30 Jul 2021 - Pat O'
Ambient/Post-Rock/Dream-Pop | Release date: 04 Jun 2021
Immanu El have released Distance, an absorbing and pure album that reflects everbody’s experiences throughout this Covid-19 pandemic. It’s emotive and captivating and no matter what your own experiences have been over these last eighteen months, this album will somehow connect with your own personal narrative.
Before I begin this review, I want to give you a very brief background to Immanu El. Its simplistic formation lends itself to the beauty that it creates. It began its inception as a musical experiment way back in 2004 by Claes Strängberg. It wasn’t very long before they knew something special was beginning its infancy so Claes was soon joined by his twin brother Per and friends David Lillberg and Jonatan Josefsson. The band has gained a huge reputation for themselves as one of the most promising bands from Scandinavia. I think their music is best described as Ambient dream rock and it encompasses so much atmosphere and emotion that it sets them apart from so many that try to fit and shape their sound around this niche genre. It’s music to get lost in, it’s music to reflect to, and it’s music to seek solace in. So lets quietly and ever-so-calmly immerse ourselves in their latest offering Distance.
“Breathe Out Black Out Pt 2”’s first few chords could easily be interperated as life’s first breaths with its heart beaten percussions smothered under an ultrasonic blanket. Alternatively however, it could be best described as the sensation you feel with the first breath you take when you open the window on a glorious spring morning. The music is breezy and airy with windswept synths blowing in the air giving off the scent of rich green grass soaked in a light morning dew. The sounds and the smells are both warm and comforting and it’s the type of music your alarm clock should have on default forever. Those who are familiar with Immanu El will know the magic these musicians can conjure up, but if the delicate and transient sounds are new to you, you will no doubt feel there’s an unmistakable resemblance to Sigur Ros. With both these bands, the music transports and relaxes with delicate ease and poise. “Breathe Out Black Out Pt 2 is simplistic in orchestration, but this is music for the soul, and once your body lets this light in, then the rest is irrelevant. It’s a beautiful and positive opening track and really does set the scene for the next four tracks.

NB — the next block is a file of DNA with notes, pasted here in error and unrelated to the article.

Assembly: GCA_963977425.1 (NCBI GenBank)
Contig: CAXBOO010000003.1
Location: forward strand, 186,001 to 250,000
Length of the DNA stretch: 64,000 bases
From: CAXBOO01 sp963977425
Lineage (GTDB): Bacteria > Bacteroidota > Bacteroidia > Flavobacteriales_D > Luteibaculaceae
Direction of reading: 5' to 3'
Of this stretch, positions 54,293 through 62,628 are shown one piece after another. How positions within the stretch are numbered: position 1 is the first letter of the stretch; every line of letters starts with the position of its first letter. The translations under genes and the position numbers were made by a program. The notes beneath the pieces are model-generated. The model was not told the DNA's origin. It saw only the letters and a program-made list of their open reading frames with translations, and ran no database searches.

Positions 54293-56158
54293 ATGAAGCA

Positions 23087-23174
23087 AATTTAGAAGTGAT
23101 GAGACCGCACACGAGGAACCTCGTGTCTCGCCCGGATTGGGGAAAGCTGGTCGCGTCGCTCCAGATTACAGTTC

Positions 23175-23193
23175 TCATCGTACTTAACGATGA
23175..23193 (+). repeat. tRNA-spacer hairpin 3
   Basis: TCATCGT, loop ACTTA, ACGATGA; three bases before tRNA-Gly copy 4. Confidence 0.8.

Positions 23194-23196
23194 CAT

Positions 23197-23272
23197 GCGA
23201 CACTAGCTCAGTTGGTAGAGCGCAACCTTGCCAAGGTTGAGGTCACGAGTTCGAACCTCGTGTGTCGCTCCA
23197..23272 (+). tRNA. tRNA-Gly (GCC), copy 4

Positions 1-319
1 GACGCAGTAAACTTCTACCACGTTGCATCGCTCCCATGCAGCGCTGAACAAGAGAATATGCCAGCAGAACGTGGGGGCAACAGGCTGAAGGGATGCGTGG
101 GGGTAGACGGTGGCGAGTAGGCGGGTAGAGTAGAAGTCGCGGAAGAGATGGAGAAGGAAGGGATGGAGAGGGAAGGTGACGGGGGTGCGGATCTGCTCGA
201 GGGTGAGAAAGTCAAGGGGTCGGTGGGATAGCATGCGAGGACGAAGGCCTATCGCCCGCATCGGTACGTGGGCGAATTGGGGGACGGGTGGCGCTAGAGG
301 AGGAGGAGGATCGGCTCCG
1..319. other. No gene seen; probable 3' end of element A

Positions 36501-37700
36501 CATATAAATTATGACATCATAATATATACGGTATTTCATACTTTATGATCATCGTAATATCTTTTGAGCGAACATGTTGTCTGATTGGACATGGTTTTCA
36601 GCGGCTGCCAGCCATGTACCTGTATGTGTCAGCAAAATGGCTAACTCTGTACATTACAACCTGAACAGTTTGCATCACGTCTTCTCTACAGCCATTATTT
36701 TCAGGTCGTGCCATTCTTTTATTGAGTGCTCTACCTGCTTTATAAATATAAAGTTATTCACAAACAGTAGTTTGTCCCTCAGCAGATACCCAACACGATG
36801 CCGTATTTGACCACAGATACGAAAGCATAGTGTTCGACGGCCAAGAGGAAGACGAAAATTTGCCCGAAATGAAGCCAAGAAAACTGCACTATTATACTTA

“Tundra” has another Sigur Ros vibe coming off it with the opening chords, but Immanu El soon take full ownership of it with some wispy vocals and lush melodies. For me this track feels like a continuation of “Breathe Out Black Out Pt 2”, the tempo is slow and patient, the journey still so serene. That heartbeat is still present, pumping rich claret streams towards every vital organ. The musical layers blend and harmonise perfectly and continue to escort you on this beautiful path of reflection and contemplation. In actual fact, It does it so well that the next track “Sparks” flows without interruption, washing you with more waves of synthesised goodness. Panpipe like echoes add more depth and fragility to the music, gently building in pace to more translucent backing vocals, before the main vocal delivery whispers and trembles in your ear, creating a deep and personal connection to the track.
“Desesaure” begins with distant thunder and fireworks illuminating the sky, giving the feeling of a warm tropical storm rolling inwards. Musically this is just stunning stuff from Immanu El. It’s so ethereal and near celestial. It’s not easy to find the words to describe the feeling you get when you find yourself captivated by their simple and very intimate soundscapes. Maybe the best way to do this is to listen to the final track “The Big Sleep”, where the angelic vocals play us our first ever cradlesong and without knowing it, sings our last heavyhearted swansong with the words “Quiet, my rest has been so quiet. past decades and centuries reduced to a memory. Steady, my body has left me, returned where I came to be as earth took it back from me”. It’s heartfelt and poetic and brings great closure to the album.
Distance is a journey in itself, the cycle of life, and the distance we all take, no matter how long or short it is. It’s a case of capturing the moments that matter and enjoying them for what they are. This album is whatever you want it to be, whether you follow its positive and airy presence, or you see a darker but equally comforting undercurrent to it all. It’s simply beautiful. So, on that note I’ll leave the last words to “The Big Sleep”. “Roar of a trumpet as bedrock erupts. I know the voice I hear that call me back, call me back. I am rising up, you’re brighter than the sun”.